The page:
Lesson: Equations after reading Word Problems

Tara Smith E.l. Haynes Pcs Washington, DC
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Lesson Objective

SWBAT set up expression after reading a word problem

Lesson Plan

Materials Needed: DN Worksheet, Charts for lesson, white board, dry erase markers, GP Worksheet, and IND Practice Worksheet.
Vocabulary: expression, variable, operation, 
 
……….
Do Now (2 - 3 min): The teacher passes out the DN worksheet. The DN focuses on solving an equation with a variable. 
 
Opening (2 -3 min): Teacher opens by reviewing the answers to the DN. The teacher then states the objective, “Yesterday we learned how to solve a equation with a variable. Today, we are going to read word problems and then write an equation that could be used to solve. By the end of the lesson, after reading a word problem you will be able to set up an expression.
 
Direct Instruction (8-10 min): Teacher explains, “Today we are going to combine reading and math. On the DC-CAS you will see problems that give you some relevant information and then a variable, and then wants to you represent the information in an expression. Who can remind me what a variable is? [a variable is a letter, shape, or symbol that represent a value in an equation] Great, so we know that there is going to be a letter or symbol in our expressions today. We are going to begin with problems like the one on Chart 1, so you are prepared when you see problems on the DC-CAS. Watch as I walk through this example problem.” The teacher should walk through each step talking explaining the thoughts behind each step. The teacher should also reference signal words in Step 3 and the important of having a reason for why the operation was selected.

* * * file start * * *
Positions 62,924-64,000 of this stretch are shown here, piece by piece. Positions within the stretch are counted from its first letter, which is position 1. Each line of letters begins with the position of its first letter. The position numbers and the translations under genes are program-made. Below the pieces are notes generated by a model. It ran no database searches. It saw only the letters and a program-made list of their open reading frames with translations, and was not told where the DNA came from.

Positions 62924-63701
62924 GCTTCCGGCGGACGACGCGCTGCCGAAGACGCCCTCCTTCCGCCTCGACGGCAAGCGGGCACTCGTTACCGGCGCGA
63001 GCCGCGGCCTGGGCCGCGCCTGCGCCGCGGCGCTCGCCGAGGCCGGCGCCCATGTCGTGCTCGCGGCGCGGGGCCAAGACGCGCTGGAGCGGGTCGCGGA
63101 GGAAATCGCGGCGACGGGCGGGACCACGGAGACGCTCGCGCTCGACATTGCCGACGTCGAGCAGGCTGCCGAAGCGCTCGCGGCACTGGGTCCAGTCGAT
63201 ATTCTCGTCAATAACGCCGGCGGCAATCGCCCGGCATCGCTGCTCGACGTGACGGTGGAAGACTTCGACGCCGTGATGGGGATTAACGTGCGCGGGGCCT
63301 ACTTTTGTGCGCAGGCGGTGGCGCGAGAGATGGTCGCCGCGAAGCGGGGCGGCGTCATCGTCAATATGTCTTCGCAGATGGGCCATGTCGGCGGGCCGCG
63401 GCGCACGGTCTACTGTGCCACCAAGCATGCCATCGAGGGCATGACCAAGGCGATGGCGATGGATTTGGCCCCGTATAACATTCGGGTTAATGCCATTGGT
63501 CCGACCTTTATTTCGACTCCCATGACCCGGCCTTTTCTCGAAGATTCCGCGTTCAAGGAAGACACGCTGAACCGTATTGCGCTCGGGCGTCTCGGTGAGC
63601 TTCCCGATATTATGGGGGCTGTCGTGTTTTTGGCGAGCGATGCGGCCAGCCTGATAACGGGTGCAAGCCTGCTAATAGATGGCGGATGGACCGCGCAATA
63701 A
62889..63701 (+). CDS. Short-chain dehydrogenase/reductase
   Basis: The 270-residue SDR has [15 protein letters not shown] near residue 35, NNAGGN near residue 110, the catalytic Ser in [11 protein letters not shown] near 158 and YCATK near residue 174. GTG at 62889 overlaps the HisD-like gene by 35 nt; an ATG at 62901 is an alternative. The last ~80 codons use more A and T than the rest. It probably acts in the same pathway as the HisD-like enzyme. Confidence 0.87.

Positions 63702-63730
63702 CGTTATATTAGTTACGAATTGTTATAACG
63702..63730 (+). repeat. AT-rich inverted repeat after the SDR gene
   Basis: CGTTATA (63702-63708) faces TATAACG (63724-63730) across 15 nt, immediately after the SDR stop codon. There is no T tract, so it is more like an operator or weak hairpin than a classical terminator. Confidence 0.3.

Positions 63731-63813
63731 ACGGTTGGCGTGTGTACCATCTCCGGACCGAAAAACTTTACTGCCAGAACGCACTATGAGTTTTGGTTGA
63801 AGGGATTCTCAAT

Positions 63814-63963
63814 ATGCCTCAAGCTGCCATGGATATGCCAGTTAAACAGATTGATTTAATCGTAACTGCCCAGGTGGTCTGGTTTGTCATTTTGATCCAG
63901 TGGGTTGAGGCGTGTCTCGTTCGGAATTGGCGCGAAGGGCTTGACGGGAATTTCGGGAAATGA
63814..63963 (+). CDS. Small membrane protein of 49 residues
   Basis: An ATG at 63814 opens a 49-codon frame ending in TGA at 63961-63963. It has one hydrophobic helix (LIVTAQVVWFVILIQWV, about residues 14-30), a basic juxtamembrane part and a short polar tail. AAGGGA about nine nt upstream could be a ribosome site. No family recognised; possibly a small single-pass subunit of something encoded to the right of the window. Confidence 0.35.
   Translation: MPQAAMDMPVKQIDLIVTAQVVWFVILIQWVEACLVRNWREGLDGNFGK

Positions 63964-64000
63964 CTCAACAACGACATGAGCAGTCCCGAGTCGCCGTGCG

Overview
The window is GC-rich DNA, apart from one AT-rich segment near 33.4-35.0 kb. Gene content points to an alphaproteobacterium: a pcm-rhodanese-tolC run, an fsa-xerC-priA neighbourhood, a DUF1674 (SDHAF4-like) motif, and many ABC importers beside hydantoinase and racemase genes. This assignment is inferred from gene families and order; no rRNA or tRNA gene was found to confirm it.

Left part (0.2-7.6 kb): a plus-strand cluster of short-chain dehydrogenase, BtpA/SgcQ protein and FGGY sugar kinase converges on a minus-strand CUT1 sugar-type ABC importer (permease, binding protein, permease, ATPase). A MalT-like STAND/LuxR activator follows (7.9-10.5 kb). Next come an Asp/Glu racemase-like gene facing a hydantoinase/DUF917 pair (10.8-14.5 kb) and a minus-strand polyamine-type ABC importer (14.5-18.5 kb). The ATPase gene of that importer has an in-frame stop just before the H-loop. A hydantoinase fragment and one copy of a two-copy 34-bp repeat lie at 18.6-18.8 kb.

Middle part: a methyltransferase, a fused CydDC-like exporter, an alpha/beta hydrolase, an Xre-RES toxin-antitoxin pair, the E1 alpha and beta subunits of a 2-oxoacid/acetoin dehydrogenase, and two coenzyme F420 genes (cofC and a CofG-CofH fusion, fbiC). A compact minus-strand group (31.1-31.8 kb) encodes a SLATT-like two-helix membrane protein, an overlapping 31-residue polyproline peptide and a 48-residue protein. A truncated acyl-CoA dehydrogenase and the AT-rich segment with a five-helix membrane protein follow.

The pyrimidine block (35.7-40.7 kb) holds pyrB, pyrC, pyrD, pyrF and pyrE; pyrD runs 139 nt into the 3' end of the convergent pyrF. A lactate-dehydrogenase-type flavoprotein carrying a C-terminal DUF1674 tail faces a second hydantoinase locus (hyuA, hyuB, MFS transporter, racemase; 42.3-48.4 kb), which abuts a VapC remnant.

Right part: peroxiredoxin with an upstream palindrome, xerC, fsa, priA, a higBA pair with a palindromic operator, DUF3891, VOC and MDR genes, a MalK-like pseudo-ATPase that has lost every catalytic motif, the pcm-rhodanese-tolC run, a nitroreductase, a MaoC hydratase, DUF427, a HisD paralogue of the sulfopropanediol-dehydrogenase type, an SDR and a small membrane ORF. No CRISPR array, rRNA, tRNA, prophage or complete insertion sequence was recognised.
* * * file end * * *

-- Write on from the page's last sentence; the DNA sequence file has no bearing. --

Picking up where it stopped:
Step 1: What am I trying to answer?
Intended Answer: How many cookies have should the baker make in all?
Step 2: Relevant Information
Intended Answer: 3 and g
Step 3: Which operation should I use and why?
Intended Answer: Multiplication, because I know that the number has to get bigger. The baker is making 3 cookies for g people, well…if the g = 2, that would be 3 +3, which means that if g, or the number of people increases, the number of cookies will increase. Since I don’t know what g represents I can’t used addition because I don’t know how many times I have to add, BUT if I multiply 3 times g I would be able to figure out the total number of cookies needed.
Step 4: Write the expression
Intended Answer: 3 x g
 
Guided Practice (12 - 15 min): The teacher transitions to Guided Practice and calls the students attention to Chart 2, where there are 3 problems. The first problem the teacher should work through with students by writing the student’s responses to each step on the chart paper. Question 2 and 3 the students will work on together as a group. The teacher should pick one student to lead the answering to each question and have students record responses on their GP Worksheet. 
 
Independent (5 - 8 min): The teacher hands out the IND worksheet, which mimics Guided Practice. Students are asked to complete the worksheet independently and turn it in. 
 
Closing (2-3 min): Teacher calls the attention of the students back toward the front of the class to quickly review the answers to the Independent Practice worksheet/ ask what we learned about.
 
 
 

Lesson Resources

IND Lesson 16   Classwork
405
GP Lesson 16   Classwork
303
Example Charts for Expressions   Exemplar
375
DN Lesson 16   Starter / Do Now
292

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